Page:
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PHUKET: I know this has been written about in other media already, but as this fund and its manager have a great track record and I believe we are nearing a sale in stocks, it is a good discussion to review. For those of you who don’t know the fund or manager, Neil Woodford ran the Invesco Perpetual Income Fund for 25 years and achieved an average rate of return of more than 13 per cent. GBP 1,000 invested when he started would be worth more than GBP 25,000 today.

He has recently left the fund and opened one of his own, vowing to continue the exact same strategy upon which he built his success. His successor at the old fund is Mark Barnett, a former colleague who also has a successful track record, but with less experience. On the one hand, Invesco is a big institution and that helps investors feel safe. I personally have been burned on specialist funds enough by now to prefer the big name fund houses, yet the 25-year track record does speak for itself.

For overseas investors, it may be difficult to access the new fund on some of the international platforms, but a direct investment may be an option for those who simply love the manager. In my opinion though, the statistics quoted are a little bit deceiving as they ignore the impact timing would have on the results of investing with either manager. As so many academic studies have shown, asset allocation is far more important than individual security selection. I will explain this in simple terms next, but in my opinion it isn’t so important which manager you choose.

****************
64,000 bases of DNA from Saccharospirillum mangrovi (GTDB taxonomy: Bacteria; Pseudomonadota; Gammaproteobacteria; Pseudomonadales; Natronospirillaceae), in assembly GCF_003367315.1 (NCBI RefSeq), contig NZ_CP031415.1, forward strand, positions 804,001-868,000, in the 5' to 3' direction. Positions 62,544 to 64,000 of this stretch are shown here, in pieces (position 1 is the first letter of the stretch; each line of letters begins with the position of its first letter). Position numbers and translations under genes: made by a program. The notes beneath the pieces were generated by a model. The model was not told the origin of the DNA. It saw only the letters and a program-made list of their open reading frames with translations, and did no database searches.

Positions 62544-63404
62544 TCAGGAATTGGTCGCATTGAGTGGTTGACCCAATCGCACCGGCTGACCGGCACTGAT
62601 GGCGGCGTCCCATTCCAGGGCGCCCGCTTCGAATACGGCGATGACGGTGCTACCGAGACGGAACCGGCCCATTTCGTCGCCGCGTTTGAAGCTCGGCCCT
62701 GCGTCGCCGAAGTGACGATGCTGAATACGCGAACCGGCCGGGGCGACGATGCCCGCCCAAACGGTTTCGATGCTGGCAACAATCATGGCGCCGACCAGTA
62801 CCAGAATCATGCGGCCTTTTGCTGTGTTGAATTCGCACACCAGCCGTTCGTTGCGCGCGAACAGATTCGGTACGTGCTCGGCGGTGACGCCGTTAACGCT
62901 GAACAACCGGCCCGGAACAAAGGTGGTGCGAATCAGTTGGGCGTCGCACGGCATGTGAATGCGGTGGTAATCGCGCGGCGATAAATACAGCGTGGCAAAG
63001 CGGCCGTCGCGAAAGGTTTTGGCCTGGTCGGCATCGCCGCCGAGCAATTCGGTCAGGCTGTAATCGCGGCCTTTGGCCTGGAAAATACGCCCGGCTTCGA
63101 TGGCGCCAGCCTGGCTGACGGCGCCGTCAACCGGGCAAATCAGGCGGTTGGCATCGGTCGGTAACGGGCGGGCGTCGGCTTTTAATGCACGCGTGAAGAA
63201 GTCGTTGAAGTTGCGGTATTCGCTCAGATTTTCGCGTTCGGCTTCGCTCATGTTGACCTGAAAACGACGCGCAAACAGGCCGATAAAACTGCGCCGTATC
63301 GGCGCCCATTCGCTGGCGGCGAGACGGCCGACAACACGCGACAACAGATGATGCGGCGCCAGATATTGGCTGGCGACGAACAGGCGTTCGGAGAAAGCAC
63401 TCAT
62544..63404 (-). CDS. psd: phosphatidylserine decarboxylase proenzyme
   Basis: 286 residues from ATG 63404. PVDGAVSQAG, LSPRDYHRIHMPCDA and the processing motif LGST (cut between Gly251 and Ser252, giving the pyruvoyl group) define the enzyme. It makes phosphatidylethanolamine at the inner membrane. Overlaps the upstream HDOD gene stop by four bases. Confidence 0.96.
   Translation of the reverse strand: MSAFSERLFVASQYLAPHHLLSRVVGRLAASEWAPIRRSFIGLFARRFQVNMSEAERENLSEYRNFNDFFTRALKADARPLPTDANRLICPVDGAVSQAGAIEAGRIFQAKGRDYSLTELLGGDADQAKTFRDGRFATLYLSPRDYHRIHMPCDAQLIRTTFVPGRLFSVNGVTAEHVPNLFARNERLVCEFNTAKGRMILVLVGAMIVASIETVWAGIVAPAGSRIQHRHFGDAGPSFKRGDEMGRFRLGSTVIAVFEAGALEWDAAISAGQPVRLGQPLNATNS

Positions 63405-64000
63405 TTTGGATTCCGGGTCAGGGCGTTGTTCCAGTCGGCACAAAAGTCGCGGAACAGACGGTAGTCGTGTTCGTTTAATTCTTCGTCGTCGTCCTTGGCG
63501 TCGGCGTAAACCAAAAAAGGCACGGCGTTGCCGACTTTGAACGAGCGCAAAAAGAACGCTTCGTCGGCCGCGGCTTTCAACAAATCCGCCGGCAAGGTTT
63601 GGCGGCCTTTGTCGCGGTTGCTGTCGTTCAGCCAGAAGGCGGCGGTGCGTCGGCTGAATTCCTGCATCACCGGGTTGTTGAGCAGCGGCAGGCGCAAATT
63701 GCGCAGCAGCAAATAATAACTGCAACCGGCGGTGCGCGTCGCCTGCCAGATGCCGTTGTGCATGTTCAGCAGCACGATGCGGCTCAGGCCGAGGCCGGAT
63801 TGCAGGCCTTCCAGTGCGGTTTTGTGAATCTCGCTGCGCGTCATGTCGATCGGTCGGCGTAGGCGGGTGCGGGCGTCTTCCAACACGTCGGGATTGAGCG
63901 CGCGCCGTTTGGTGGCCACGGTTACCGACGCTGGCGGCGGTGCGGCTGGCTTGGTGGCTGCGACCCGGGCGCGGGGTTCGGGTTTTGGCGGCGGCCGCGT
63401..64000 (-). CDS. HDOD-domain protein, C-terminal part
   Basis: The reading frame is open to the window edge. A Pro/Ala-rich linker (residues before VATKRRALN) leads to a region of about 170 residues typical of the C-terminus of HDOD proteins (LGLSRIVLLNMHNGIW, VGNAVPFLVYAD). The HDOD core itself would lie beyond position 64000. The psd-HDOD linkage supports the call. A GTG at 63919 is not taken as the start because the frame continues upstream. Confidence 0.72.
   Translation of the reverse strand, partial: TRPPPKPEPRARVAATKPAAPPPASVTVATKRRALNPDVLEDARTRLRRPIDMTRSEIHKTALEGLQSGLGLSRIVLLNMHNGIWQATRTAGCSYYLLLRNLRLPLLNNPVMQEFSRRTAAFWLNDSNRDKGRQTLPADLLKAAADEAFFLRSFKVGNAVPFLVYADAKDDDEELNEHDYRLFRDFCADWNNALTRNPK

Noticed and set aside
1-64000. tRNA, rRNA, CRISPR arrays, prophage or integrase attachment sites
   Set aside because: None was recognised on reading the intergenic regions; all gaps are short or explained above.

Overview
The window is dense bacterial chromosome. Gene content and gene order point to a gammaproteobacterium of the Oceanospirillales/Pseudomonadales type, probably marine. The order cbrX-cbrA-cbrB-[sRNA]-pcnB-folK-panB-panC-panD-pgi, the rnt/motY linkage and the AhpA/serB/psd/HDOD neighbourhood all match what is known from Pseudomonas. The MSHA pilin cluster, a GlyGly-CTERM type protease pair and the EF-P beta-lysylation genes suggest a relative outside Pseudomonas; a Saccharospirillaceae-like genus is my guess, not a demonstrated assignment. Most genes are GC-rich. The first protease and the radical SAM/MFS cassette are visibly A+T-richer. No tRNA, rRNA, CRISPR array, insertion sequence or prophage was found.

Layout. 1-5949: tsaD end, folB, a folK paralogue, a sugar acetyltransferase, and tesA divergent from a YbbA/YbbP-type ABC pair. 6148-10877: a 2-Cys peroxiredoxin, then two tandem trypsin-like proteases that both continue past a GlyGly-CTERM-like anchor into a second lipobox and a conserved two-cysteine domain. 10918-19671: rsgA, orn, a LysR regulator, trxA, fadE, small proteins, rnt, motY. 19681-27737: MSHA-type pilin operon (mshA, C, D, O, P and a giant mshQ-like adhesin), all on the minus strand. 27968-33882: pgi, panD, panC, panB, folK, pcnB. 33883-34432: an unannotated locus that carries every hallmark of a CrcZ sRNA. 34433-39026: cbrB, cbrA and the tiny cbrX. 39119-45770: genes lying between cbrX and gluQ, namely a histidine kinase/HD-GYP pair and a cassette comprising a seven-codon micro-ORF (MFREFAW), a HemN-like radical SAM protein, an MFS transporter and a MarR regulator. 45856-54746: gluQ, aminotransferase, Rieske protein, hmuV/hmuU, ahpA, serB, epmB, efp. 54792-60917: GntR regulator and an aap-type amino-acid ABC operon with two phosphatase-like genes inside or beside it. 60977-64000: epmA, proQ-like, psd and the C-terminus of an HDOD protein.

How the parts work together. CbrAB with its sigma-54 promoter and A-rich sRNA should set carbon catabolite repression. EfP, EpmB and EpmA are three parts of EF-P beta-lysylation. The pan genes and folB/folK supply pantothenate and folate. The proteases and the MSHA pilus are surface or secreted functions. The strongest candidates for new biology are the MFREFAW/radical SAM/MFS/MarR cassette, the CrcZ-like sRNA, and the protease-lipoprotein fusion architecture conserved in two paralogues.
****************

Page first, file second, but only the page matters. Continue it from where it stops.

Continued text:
If you invested with either manager right before the last of the two big crashes, guess what? Your performance to date would be abysmal. If you bought either manager at the bottom after the last crash, your performance would be way above average. Do you see the picture? In the end you could have dollar cost averaged, for example putting 1,000 pounds per month into either fund, and made an extremely nice return over the last decades. Or you could have waited for a crash but missed the bottom significantly, and still have done extremely well. This matters far more than which fund within an asset class you invest in.

So how will you know when it is a good time to invest in either of these funds? The answer lies in the overall valuation of the developed world’s stock markets, and the S&P 500 is the most watched index by most traders even though the funds we are discussing would be investing in FTSE-based stocks. I would set a target on the price to earnings ratio of the S&P 500 at something like 12 to start nibbling (say 20 per cent or so of a position you hope to build from your cash holdings), and go in heavy when it dips below a P/E of 10. Historically, you would never have gone wrong buying at these valuations, even if you were still off the absolute bottom a little.

This strategy is good because a bull market always ends with valuations over 20, meaning even if corporate profits stagnated, which they never do over the medium term, you will likely double your money in the next bull market. The last few bulls have gone on to silly valuations, but setting a target to sell say half when the 20 level is reached and then scaling out at levels like 25 or 30 would have never steered you wrong.

David Mayes, MBA, resides in Phuket and provides wealth management services to expatriates around the globe, focusing on UK pension transfers. He can be reached at david.m@faramond.com or 085-335-8573. Faramond UK is regulated by the FCA and provides advice on pensions and taxation.

— David Mayes